A novel device for atrial septal defect occlusion (GORE CARDIOFORM)

DOI: 10.4244/EIJ-D-23-00378

Ines Hribernik
Ines Hribernik1, MD; John Thomson2, MD; Amit Bhan3, MD; Michael Mullen3, MD; Patrick Noonan4, MD, MSc; Benjamin Smith4, MD; Niki Walker5, MD; Antigoni Deri1, MD; James Bentham1, MD, PhD
1. Yorkshire Heart Centre, Leeds General Infirmary, Leeds, UK; 2. Blalock-Taussig-Thomas Pediatric and Congenital Heart Center, Johns Hopkins Children’s Center, Baltimore, MD, USA; 3. Barts Heart Centre, Barts Health NHS Trust, London, UK; 4. The Scottish Paediatric Cardiac Service, Royal Hospital for Children Glasgow, Glasgow, UK; 5. Scottish Adult Congenital Cardiac Service, Golden Jubilee National Hospital, Clydebank, UK

The GORE CARDIOFORM atrial septal defect (ASD) Occluder (GCA) is composed of a platinum-filled nitinol wire frame covered with expanded polytetrafluoroethylene, making it softer and more conformable compared with nitinol mesh devices. After the ASSURED clinical study confirmed the efficacy and safety of the device, it received U.S. Food and Drug Administration approval and a European conformity mark. Our aim was to understand the learning curve implicated in using the GCA for ASD closure in paediatric and adult patients as well as to study the early outcomes. To this end, a review of ASD device closures with GCA in 4 UK centres was conducted between January 2020 and January 2023. Implantation success was the primary outcome; the secondary outcomes were serious adverse events, including new onset arrhythmia. In all, 135 patients were included, and 128 (95%) had successful ASD device closure with GCA. The median patient age was 49 years, the median defect size was 18 mm, and the median device size was 37 mm. The median follow-up time was 6 months (interquartile range 1-14). One device embolisation occurred, and 15 patients (12% of GCA implantations) developed new onset arrhythmia – this was not related to patient age, defect diameter or device oversizing but was positively associated with device size. With growing experience using GCA, the device can be applied to a wide variety of ASD sizes and morphologies. Given the number of successful implantations with an absence of aortic erosion, as well as the ability to perforate through the device should procedures be required in the left atrium, the GCA device is an important addition for interventionists who close atrial septal defects.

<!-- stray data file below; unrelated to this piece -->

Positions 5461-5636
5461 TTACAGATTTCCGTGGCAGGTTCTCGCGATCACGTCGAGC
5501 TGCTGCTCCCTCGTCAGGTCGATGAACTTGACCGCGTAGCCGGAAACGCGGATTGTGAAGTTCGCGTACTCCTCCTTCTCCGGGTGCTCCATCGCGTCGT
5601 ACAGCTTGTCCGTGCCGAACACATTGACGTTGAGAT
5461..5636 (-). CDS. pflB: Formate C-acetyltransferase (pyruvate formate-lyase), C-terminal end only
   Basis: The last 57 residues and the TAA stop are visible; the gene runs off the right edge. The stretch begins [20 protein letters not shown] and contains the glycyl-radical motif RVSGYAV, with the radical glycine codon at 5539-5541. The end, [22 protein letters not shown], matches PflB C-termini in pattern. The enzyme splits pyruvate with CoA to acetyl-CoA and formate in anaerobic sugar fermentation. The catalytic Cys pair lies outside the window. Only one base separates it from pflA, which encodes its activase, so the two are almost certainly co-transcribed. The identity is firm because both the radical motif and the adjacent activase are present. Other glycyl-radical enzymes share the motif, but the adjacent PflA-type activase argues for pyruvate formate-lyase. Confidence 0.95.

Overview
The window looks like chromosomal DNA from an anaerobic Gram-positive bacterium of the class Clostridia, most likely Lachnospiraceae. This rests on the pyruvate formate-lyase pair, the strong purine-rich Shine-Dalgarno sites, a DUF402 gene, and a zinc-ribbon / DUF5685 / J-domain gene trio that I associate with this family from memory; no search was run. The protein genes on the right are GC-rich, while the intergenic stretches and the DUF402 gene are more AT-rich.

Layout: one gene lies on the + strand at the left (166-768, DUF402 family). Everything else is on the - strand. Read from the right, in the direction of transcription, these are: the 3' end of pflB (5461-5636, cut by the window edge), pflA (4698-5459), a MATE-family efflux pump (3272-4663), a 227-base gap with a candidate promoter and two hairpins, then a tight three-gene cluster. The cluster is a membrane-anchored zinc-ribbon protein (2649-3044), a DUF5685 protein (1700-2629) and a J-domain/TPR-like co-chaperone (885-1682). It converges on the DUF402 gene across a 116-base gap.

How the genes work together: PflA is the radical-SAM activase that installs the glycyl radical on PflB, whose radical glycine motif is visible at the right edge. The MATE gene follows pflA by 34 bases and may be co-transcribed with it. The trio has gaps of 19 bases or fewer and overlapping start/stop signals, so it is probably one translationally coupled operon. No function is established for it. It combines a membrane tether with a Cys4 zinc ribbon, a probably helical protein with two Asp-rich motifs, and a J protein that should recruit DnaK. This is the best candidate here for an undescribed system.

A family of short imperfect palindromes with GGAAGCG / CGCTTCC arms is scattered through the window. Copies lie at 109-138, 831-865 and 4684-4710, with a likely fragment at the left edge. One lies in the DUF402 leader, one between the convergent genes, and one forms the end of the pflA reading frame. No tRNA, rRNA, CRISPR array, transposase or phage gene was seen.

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asdatrial septal defectclinical researchspecific closure device/technique
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